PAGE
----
A former police officer who terrorized California as a serial burglar and rapist and went on to kill more than a dozen people while evading capture for decades pleaded guilty Monday to murders attributed to a criminal dubbed the Golden State Killer. Joseph James DeAngelo Jr. had remained almost silent in court since his 2018 arrest until he uttered the word "guilty" in a hushed and raspy voice multiple times in a plea agreement that will spare him the death penalty for a life sentence with no chance of parole.
DeAngelo, 74, has never publicly acknowledged the killings, but offered up a confession of sorts after his arrest that cryptically referred to an inner personality named "Jerry" that had apparently forced him to commit the wave of crimes that ended abruptly in 1986.
"I did all that," DeAngelo said to himself while alone in a police interrogation room after his arrest in April 2018, Sacramento County prosecutor Thien Ho said.
"I didn't have the strength to push him out," DeAngelo said. "He made me. He went with me. It was like in my head, I mean, he's a part of me. I didn't want to do those things. I pushed Jerry out and had a happy life. I did all those things. I destroyed all their lives. So now I've got to pay the price."
The day of reckoning had come for DeAngelo, Ho said.
DeAngelo, seated in a wheelchair on a makeshift stage in a university ballroom that could accommodate hundreds of observers a safe distance apart during the coronavirus pandemic, acknowledged he would plead guilty to 13 counts of murder and dozens of rapes that are too old to prosecute.
"The scope of Joseph DeAngelo's crimes is simply staggering," Ho said. "Each time he escaped, slipping away silently into the night."
The large room at Sacramento State University was made to look like a state courtroom with the seal of the Sacramento County Superior Court behind the judge's chair and U.S. and state flags on the waist-high riser that served as a sort of stage for a proceeding that had a theater-like feel. Large screens flanked the makeshift stage so spectators in the ballroom could follow the livestreamed hearing.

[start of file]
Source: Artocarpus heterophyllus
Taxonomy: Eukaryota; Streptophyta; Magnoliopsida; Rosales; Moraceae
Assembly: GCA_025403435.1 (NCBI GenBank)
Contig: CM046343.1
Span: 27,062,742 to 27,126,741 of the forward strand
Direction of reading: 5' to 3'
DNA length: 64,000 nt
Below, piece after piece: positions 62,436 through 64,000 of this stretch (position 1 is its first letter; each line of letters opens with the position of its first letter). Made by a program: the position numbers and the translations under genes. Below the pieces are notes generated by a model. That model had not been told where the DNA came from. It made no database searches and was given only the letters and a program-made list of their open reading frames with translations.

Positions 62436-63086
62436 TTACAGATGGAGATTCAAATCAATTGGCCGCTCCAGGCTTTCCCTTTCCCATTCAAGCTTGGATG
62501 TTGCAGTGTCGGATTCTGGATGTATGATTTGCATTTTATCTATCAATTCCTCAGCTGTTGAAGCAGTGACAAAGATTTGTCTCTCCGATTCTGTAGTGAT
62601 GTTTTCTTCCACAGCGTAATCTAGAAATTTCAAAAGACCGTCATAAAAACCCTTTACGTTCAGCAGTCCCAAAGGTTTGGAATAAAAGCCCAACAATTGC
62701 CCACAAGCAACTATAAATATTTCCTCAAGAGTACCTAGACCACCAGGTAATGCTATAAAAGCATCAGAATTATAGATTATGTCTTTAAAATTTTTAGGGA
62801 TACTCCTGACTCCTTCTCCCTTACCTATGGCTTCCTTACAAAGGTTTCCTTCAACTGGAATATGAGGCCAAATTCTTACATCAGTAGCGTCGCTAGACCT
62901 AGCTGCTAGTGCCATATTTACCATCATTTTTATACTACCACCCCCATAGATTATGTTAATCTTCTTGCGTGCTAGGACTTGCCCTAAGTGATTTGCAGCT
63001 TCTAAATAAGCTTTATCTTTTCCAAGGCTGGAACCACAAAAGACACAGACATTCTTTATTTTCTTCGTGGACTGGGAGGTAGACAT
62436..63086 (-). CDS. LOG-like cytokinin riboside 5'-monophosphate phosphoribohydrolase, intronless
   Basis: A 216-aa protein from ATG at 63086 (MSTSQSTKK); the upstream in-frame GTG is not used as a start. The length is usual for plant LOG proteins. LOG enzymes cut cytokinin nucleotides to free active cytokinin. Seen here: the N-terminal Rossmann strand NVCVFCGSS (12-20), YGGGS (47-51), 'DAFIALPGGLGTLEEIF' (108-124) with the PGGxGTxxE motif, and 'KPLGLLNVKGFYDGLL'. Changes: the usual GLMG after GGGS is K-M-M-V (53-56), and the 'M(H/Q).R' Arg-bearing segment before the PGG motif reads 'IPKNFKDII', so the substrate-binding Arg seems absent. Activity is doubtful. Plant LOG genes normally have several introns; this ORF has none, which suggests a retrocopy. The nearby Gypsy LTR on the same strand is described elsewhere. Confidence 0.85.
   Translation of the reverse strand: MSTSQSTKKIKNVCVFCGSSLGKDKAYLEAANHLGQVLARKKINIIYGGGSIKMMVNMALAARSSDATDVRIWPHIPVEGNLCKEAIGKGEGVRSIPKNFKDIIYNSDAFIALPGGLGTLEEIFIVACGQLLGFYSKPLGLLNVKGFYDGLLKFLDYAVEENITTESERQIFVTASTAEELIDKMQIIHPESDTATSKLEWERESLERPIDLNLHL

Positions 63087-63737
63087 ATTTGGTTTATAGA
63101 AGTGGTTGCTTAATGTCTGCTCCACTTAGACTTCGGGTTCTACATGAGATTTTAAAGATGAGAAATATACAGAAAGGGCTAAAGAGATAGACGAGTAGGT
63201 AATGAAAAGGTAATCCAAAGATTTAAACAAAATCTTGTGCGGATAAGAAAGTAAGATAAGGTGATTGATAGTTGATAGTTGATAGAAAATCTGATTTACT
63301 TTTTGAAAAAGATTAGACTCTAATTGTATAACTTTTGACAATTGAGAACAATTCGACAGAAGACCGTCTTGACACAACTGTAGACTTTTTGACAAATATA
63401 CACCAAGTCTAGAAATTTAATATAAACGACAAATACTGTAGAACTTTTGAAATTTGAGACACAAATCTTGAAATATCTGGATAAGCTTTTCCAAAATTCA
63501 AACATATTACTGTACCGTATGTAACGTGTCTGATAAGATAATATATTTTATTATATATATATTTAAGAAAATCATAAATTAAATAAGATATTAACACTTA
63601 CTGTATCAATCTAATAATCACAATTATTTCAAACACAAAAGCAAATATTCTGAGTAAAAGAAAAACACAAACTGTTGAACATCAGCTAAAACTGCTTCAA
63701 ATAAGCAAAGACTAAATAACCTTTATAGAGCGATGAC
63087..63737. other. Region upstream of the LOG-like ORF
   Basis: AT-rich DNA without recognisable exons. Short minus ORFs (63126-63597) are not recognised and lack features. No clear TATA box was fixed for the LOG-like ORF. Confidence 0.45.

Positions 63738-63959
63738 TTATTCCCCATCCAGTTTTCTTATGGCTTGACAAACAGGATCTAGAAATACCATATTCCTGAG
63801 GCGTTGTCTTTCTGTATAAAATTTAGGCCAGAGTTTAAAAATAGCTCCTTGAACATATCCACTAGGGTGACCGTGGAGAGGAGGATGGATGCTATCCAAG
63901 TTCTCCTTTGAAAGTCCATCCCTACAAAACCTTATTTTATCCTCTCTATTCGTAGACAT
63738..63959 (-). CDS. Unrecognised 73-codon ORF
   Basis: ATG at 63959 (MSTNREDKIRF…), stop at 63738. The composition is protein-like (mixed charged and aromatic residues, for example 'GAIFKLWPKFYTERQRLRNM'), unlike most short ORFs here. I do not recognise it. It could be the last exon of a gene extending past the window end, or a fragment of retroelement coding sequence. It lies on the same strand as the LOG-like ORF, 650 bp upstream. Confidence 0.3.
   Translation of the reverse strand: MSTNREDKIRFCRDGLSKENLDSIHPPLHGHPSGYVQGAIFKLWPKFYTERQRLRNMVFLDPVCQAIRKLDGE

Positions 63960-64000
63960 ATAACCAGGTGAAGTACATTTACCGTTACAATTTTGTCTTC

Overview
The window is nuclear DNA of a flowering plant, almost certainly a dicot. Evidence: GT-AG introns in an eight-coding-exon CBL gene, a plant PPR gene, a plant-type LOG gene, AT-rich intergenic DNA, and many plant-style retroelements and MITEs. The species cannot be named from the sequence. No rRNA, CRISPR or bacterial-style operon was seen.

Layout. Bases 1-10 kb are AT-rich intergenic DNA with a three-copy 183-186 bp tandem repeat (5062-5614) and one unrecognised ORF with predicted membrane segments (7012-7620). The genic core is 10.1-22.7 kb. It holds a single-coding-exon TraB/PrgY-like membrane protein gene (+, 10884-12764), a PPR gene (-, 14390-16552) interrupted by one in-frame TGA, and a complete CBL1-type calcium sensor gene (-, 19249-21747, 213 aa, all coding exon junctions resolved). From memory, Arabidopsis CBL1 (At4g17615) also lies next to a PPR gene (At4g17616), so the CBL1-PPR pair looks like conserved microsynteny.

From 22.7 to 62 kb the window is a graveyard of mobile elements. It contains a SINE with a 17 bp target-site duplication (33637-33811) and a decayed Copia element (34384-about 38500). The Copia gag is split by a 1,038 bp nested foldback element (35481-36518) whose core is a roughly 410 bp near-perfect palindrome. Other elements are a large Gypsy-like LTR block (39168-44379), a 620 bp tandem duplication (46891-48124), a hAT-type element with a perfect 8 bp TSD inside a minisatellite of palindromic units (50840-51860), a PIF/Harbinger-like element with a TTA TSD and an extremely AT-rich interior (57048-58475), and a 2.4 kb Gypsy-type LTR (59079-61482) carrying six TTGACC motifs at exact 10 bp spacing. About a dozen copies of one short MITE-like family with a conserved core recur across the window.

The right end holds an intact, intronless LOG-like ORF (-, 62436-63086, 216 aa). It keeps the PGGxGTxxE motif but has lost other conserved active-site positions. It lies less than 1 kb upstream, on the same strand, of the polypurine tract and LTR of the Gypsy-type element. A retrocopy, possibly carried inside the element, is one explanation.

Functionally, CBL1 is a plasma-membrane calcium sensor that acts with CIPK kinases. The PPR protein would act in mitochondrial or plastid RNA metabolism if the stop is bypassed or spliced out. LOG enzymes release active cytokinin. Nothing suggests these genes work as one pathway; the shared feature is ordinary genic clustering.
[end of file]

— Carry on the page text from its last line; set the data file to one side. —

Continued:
DeAngelo was wearing orange jail scrubs and a plastic face shield to prevent possible spread of the virus. Temperatures were taken of everyone in the room and even the judge wore a mask when he wasn't speaking.
DeAngelo, a Vietnam veteran and a grandfather, had never been on the radar of investigators who spent years trying to track down the culprit.
It wasn't until after the crimes ended that investigators connected a series of assaults in central and Northern California to slayings in Southern California and settled on the umbrella Golden State Killer nickname for the mysterious assailant.
DeAngelo was caught afterto find a distant relative through a popular genealogy website database and then built a family tree that eventually led them to him. They then tailed DeAngelo and were able to secretly collect DNA from his car door and a discarded tissue to get an arrest warrant.
The retired truck mechanic was arrested at his home in the Sacramento suburbs - the same area he terrorized in the mid-1970s, earning the title East Area Rapist. Victims described a masked prowler who slipped into homes through open windows and tied them up at gunpoint.
He tied up husbands and boyfriends and told them he'd kill them if they made a sound while he assaulted the women. Eventually he slipped off into the dark on foot or by bicycle and even managed to evade police who at times believed they came close to catching him.
DeAngelo knew the territory well.
He had started on the police force in the San Joaquin Valley farm town of Exeter in 1973, where he is believed to have committed his first burglaries and first killing.
DeAngelo was among the officers trying to find a serial burglar in the neighboring city of Visalia responsible for about 100 break-ins.
Community college professor Claude Snelling was killed by the suspected "Visalia Ransacker" after trying to prevent him from kidnapping his 16-year-old daughter.
After three years on the force, DeAngelo moved back to the Sacramento area, where he got a job with the Auburn Police Department in the Sierra foothills. He held that job until 1979 when he was caught shoplifting dog repellent and a hammer - two items that could be of use to a burglar.
As CBS Sacramento reported, past sketches showed a likeness of the rapist and murderer on the loose, but the attacks continued across California from Sacramento and Alameda to Santa Barbara and Ventura.
Evidence from 11 counties was documented and detectives' work on the case spanned decades. In 2017, there was a new push by law enforcement working on the case for help from the public.
On April 24, 2018, the suspected East Area Rapist was taken into custody by Sacramento law enforcement after a decades-long search. DeAngelo, a Sacramento State graduate with a degree in criminal justice and a former police officer who served Exeter and Auburn, was found living in Citrus Heights.